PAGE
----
At the twelfth stroke, Thames will be set on fire

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The Independent Online
DETAILS OF the plans for the millennium celebrations along the Thames in London were unveiled by the Government last night.

Music from around the world will be played on five stages over 12 hours by 46 acts. They will pause only for 39 tonnes of fireworks to illuminate the capital.

The organisers say London's celebrations will be the biggest in the world because the city is "the home of time". The chimes of Big Ben - with its four faces illuminated by giant pulsating spotlights - will be used to time the fireworks ignition.

On the 12th bong, a "river of fire", 200 metres high, will streak up the Thames at the same speed as the planet rotates. It will take just 10.8 seconds for the flames to travel the two and a half miles between Tower Bridge and Vauxhall Bridge.

Harvey Goldsmith, the promoter, who is helping to organise the day's activities, said: "The river of fire is going to be absolutely spectacular. It will be our offering to the world. The fireworks will be the best ever seen in Britain."

Fireworks will follow 30 seconds after the river of fire, and will be launched from 16 barges between the Tower and Vauxhall bridges, filling the sky for 15 minutes.

Artists appearing on the five stages include the Jamaican reggae singer Bim Sherman, Cubana and the DJ Patrick Forge.

All performers appearing have been chosen to reflect London's ethnically diverse population. But despite the styles of music ranging from Asia to Cuba, and most places in between, the musicians all live in the capital. They will be joined by 20 drumming ensembles, wandering musicians and street theatre acts.

The stages, decorated with huge painted silk clothes, will be at Jubilee Gardens in the shadow of the Millennium Wheel, Ministry of Defence Green, Royal Festival Hall and Gabriel's Wharf.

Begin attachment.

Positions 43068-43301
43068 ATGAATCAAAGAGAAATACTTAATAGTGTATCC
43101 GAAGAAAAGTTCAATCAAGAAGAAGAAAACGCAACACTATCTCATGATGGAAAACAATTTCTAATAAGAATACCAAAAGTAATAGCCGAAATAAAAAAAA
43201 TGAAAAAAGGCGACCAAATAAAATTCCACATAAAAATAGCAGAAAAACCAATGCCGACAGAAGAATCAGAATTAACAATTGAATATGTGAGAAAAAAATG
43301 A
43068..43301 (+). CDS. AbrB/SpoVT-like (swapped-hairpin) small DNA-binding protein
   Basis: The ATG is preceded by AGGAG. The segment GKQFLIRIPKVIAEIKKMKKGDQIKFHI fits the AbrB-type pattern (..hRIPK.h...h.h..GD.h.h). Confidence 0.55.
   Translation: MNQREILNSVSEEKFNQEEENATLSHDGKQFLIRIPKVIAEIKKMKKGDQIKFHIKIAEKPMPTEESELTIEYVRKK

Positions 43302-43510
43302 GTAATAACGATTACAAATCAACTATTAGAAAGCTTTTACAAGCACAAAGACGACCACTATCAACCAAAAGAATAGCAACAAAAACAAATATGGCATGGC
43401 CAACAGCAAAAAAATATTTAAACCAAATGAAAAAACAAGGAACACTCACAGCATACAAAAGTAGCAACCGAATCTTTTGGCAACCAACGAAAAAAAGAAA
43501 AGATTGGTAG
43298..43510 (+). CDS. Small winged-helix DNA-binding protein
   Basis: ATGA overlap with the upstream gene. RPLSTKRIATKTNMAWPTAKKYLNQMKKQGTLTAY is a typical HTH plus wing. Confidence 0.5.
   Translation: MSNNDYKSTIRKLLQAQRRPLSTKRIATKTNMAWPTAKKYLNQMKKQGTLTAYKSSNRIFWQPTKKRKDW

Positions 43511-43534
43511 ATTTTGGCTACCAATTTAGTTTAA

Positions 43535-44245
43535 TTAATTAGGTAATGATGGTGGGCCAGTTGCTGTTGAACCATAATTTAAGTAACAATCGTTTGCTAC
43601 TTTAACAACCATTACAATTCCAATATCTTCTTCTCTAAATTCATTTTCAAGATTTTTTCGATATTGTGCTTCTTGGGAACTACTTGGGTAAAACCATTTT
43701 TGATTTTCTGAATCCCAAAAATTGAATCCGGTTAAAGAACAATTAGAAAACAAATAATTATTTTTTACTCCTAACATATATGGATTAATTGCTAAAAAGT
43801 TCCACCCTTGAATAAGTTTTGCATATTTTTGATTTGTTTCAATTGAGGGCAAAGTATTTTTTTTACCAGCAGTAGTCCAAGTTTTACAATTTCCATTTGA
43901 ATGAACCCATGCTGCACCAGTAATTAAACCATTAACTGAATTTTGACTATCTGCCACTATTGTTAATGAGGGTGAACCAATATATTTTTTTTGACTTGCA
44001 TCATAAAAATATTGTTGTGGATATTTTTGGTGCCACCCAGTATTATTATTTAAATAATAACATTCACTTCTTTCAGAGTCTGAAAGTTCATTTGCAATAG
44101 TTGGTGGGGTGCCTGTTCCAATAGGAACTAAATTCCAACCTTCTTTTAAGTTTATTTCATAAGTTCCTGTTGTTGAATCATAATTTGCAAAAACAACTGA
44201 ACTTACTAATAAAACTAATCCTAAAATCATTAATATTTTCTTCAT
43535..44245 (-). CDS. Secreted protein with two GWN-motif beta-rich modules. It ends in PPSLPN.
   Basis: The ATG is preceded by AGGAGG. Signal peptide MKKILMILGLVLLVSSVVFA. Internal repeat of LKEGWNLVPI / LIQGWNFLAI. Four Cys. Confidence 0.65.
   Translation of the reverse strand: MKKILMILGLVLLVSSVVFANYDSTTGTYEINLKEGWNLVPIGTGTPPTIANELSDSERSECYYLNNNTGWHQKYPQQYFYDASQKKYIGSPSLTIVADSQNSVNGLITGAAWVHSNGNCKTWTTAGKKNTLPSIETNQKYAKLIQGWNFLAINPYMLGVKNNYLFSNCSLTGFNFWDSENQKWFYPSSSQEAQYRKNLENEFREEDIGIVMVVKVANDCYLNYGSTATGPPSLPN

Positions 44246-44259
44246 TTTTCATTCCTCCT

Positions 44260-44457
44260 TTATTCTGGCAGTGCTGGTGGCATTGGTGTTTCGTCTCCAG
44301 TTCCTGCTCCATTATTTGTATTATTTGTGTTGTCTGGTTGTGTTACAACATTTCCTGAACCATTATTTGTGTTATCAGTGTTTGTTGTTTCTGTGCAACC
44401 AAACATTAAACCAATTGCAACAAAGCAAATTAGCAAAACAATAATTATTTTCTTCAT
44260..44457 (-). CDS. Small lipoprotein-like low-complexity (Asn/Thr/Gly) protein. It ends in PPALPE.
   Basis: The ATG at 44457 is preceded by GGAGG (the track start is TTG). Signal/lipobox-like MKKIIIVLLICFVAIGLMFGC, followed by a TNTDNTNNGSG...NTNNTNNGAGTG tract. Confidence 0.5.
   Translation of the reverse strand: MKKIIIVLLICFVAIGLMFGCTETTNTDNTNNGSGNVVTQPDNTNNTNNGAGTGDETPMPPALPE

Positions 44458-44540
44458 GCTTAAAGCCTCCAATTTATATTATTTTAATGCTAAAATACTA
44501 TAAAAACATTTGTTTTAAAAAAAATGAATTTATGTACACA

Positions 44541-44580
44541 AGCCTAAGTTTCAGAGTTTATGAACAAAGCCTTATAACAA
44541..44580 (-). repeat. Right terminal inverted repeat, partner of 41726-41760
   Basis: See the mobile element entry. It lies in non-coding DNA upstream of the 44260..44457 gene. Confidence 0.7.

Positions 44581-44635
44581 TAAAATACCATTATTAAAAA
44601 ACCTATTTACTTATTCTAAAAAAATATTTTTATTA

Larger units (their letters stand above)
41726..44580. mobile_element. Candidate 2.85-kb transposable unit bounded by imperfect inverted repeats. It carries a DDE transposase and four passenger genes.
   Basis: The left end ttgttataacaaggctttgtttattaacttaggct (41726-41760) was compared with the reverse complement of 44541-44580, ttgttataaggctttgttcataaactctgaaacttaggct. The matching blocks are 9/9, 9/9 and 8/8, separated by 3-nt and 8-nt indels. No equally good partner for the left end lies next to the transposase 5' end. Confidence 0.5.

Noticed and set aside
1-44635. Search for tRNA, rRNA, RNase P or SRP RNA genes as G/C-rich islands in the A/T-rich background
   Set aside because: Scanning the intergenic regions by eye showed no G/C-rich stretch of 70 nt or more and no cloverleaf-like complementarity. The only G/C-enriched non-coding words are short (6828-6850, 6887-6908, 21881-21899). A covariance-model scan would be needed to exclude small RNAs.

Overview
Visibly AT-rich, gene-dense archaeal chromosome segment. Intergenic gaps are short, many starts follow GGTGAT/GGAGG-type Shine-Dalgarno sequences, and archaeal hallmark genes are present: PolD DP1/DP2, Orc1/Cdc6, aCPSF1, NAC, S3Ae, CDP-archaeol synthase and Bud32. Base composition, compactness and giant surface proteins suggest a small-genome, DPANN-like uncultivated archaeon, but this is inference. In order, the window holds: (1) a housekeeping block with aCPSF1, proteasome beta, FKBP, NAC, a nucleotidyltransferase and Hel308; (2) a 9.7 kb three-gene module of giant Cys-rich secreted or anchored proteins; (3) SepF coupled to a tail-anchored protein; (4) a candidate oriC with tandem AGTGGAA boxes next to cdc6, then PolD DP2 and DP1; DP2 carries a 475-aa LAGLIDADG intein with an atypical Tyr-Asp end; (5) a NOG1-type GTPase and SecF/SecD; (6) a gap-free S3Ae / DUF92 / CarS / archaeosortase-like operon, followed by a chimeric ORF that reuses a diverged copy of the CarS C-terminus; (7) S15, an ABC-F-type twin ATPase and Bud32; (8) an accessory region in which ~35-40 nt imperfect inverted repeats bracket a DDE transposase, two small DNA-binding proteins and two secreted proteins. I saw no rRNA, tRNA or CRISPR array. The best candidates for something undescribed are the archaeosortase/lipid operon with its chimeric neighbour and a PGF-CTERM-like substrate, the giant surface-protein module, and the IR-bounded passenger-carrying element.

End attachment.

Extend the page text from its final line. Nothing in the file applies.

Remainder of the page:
Victoria Embankment under Waterloo Bridge which will be transformed into a club space where some of the capitals DJs will entertain the crowds until 2am when all events are planned to end.

The Queen and Tony Blair will be using lasers during the celebrations to start special events: the Prime Minister will use one to start the London Eye wheel on its inaugural revolution and the Queen will fire a laser from the Tower of London to light the biggest of 12 beacons - one is situated at each of the stages and one on each bridge - to mark the end of the century.

The Queen has also given permission for The Mall to host its first fairground. It will be one of two fairs - the other will be in Potter's Field - and both will have a mixture of modern and traditional rides. Prices for the rides are capped at pounds 1.50.

Visitors to London will also see three illuminated sculptures, each more than 20ft high - a figure of the giant Atlas carrying the world, a winged horse and a Pied Piper.

Attractions will include a Millenni-Mum, a huge sculpture of a mother holding her child which will be on the south bank of the Thames by Oxo Tower Wharf.

The giant street party is being funded by corporate sponsorship and by a pounds 1.8m grant from the Millennium Lottery Commission.

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